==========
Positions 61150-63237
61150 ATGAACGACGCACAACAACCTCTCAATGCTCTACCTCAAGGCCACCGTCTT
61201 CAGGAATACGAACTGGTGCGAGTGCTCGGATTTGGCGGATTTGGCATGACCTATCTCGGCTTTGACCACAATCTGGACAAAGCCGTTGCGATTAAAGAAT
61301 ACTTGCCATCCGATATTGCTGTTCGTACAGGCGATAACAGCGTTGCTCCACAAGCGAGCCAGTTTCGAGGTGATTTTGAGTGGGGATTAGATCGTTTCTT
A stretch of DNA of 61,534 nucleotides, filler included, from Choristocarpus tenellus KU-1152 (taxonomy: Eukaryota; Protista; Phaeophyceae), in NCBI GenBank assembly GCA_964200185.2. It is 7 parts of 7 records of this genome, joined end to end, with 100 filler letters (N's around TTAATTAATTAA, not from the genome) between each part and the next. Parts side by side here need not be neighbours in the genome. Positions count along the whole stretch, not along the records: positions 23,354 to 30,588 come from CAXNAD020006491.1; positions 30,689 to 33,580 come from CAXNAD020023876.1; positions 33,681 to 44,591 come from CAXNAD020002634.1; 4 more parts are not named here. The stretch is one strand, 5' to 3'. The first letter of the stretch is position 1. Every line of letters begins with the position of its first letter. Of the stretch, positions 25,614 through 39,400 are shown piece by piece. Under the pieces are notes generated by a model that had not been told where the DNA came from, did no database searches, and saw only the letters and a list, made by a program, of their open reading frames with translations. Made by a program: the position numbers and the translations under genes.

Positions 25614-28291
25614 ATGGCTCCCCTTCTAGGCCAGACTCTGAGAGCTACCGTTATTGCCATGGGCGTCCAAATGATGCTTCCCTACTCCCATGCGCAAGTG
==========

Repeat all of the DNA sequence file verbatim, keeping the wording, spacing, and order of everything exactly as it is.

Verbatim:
Positions 61150-63237
61150 ATGAACGACGCACAACAACCTCTCAATGCTCTACCTCAAGGCCACCGTCTT
61201 CAGGAATACGAACTGGTGCGAGTGCTCGGATTTGGCGGATTTGGCATGACCTATCTCGGCTTTGACCACAATCTGGACAAAGCCGTTGCGATTAAAGAAT
61301 ACTTGCCATCCGATATTGCTGTTCGTACAGGCGATAACAGCGTTGCTCCACAAGCGAGCCAGTTTCGAGGTGATTTTGAGTGGGGATTAGATCGTTTCTT
A stretch of DNA of 61,534 nucleotides, filler included, from Choristocarpus tenellus KU-1152 (taxonomy: Eukaryota; Protista; Phaeophyceae), in NCBI GenBank assembly GCA_964200185.2. It is 7 parts of 7 records of this genome, joined end to end, with 100 filler letters (N's around TTAATTAATTAA, not from the genome) between each part and the next. Parts side by side here need not be neighbours in the genome. Positions count along the whole stretch, not along the records: positions 23,354 to 30,588 come from CAXNAD020006491.1; positions 30,689 to 33,580 come from CAXNAD020023876.1; positions 33,681 to 44,591 come from CAXNAD020002634.1; 4 more parts are not named here. The stretch is one strand, 5' to 3'. The first letter of the stretch is position 1. Every line of letters begins with the position of its first letter. Of the stretch, positions 25,614 through 39,400 are shown piece by piece. Under the pieces are notes generated by a model that had not been told where the DNA came from, did no database searches, and saw only the letters and a list, made by a program, of their open reading frames with translations. Made by a program: the position numbers and the translations under genes.

Positions 25614-28291
25614 ATGGCTCCCCTTCTAGGCCAGACTCTGAGAGCTACCGTTATTGCCATGGGCGTCCAAATGATGCTTCCCTACTCCCATGCGCAAGTG